Wednesday, March 09, 2005


Don Herzog at Left2Right laments the passing of Washington's Birthday as a true holiday.

Holidays are public events, celebrated by the citizens together. Vacations are private, leaving individuals to go about their own business as they see fit. And Washington's birthday had started drifting from holiday to vacation before Congress acknowledged the change with the Monday Holiday Act of 1968.

Actually, being a professor, he avoids lamenting it; he "notes" it, but in language redolent of regret for things lost.

He points to a doomed legislative attempt to nudge the holiday back to its old form and purpose. His post focuses on the holiday-public/vacation-private aspect, and many of his commenters picked up that ball and ran with it.

He also prominently mentions Parson Weems, he of the cherry tree fable. But the commentators so far have just let that one lie there in the grass.

[If you're thinking this is just an extended comment on that post, it is; I still can't make the comments work on Left2Right.]

Parson Weems and his biography of George Washington loom large in the "Lies My Teacher Told Me" industry. Wretched literalists love to remind everyone that George Washington never chopped down a tree, never said "I cannot tell a lie," and never skipped a silver dollar across the Potomac. They claim these things are, or recently were, taught in schools as facts. They chew endlessly on the juiciness of a pious writer inventing a story -- a lie -- to illustrate the badness of lying.

Why did Parson Weems lie? I say he wasn't lying. I say he was inventing mythology.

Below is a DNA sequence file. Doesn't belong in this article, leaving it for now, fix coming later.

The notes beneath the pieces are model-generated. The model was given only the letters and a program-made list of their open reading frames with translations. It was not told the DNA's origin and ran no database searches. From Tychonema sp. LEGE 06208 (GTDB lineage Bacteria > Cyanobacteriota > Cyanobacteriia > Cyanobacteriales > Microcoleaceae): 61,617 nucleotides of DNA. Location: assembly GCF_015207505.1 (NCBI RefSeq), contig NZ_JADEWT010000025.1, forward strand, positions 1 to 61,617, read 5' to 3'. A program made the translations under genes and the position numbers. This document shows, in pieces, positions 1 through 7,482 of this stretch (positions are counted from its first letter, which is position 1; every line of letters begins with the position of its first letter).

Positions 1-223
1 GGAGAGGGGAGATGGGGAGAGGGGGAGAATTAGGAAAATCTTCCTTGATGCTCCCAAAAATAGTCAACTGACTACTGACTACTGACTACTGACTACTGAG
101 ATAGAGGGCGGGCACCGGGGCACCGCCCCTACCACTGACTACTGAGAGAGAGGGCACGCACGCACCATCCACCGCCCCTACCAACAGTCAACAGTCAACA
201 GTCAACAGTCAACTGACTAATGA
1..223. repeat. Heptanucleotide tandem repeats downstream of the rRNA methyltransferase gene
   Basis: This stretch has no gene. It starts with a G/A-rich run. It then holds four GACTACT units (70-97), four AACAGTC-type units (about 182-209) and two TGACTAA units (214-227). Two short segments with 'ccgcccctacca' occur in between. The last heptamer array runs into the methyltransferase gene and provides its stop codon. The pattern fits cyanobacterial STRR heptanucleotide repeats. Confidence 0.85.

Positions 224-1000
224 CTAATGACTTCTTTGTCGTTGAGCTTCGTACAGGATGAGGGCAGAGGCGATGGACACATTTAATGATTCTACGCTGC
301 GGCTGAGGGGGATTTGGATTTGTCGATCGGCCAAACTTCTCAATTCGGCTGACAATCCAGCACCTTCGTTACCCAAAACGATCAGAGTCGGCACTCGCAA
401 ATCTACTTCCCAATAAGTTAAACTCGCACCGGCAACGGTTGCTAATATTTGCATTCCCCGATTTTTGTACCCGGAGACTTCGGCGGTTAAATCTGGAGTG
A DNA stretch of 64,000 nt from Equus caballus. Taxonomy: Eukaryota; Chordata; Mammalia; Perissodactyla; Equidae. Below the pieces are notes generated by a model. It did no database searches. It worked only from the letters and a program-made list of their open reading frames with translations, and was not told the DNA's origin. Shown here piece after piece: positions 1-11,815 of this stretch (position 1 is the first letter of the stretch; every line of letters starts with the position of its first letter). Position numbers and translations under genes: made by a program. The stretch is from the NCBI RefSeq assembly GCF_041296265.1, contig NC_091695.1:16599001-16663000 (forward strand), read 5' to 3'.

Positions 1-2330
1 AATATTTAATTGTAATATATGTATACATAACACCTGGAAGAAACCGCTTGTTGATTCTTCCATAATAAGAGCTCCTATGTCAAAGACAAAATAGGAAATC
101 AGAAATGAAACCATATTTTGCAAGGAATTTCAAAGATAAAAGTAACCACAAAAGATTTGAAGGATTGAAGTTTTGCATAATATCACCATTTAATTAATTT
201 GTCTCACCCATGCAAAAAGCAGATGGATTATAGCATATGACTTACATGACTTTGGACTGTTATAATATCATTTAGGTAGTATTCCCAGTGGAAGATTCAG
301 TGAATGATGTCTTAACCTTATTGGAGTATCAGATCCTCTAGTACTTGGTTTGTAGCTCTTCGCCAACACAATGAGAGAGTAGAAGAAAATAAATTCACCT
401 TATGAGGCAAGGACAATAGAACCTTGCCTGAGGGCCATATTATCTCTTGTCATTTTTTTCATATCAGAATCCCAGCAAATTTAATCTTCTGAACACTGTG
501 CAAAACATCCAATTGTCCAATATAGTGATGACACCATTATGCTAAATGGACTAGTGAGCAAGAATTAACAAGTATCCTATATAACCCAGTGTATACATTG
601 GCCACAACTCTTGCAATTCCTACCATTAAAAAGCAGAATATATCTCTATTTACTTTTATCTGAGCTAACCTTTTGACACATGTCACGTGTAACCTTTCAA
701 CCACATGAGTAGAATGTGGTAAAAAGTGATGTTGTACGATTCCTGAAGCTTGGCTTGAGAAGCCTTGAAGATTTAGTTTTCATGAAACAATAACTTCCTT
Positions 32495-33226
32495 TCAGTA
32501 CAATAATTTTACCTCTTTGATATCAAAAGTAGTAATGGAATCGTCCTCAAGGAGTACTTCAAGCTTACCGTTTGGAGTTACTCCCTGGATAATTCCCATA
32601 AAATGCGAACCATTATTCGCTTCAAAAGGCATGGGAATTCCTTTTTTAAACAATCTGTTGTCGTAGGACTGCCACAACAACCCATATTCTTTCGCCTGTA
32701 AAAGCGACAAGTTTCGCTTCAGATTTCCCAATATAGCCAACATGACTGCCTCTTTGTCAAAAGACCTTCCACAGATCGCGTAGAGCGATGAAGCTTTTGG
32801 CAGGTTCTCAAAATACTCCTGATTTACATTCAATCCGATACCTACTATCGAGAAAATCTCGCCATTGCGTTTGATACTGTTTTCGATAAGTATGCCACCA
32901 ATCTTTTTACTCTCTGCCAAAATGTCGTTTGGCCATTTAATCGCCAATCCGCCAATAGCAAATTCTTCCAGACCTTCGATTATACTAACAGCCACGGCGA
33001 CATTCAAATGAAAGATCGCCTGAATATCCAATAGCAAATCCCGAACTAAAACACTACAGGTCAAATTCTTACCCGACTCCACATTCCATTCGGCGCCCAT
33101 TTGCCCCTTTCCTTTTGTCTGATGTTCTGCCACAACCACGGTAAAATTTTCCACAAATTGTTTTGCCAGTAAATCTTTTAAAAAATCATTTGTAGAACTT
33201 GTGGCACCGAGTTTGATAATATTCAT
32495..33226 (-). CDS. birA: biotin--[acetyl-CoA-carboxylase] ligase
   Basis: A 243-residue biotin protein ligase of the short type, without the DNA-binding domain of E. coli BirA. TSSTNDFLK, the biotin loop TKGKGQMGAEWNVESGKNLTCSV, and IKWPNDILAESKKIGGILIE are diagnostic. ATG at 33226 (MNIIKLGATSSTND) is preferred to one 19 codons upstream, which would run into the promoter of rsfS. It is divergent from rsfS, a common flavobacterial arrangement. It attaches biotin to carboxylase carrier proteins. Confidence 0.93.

We easily forget how new representative government was in Washington's day. What the United States became in 1787 was something that had not existed since before Christ, and the Founders harked back to ancient blueprints when they set up the American system.

They knew, for instance, that the ancient mixed government demi-democracies of Greece and Rome all had hero-founder stories to bind them together. Myth mattered; fact was irrelevant. Theseus's deeds in Athens were a pure fiction, and even an astute Athenian who had read Homer certainly knew this.

Centuries later, Plutarch (himself something of a "parson:" he served as one of the two priests at the temple of Apollo at Delphi) looked out on the Roman Empire wracked by the tyranny of Nero and the bloodbath of civil war, and he sat down and wrote the "Parallel Lives." He knew his biographical information was unreliable. He had no intention of deciding what was true or of telling histories: he was setting up characters as lessons (or anti-models), to teach his readers about being citizens, being virtuous -- being human. Emerson called the "Lives" "a bible for heroes."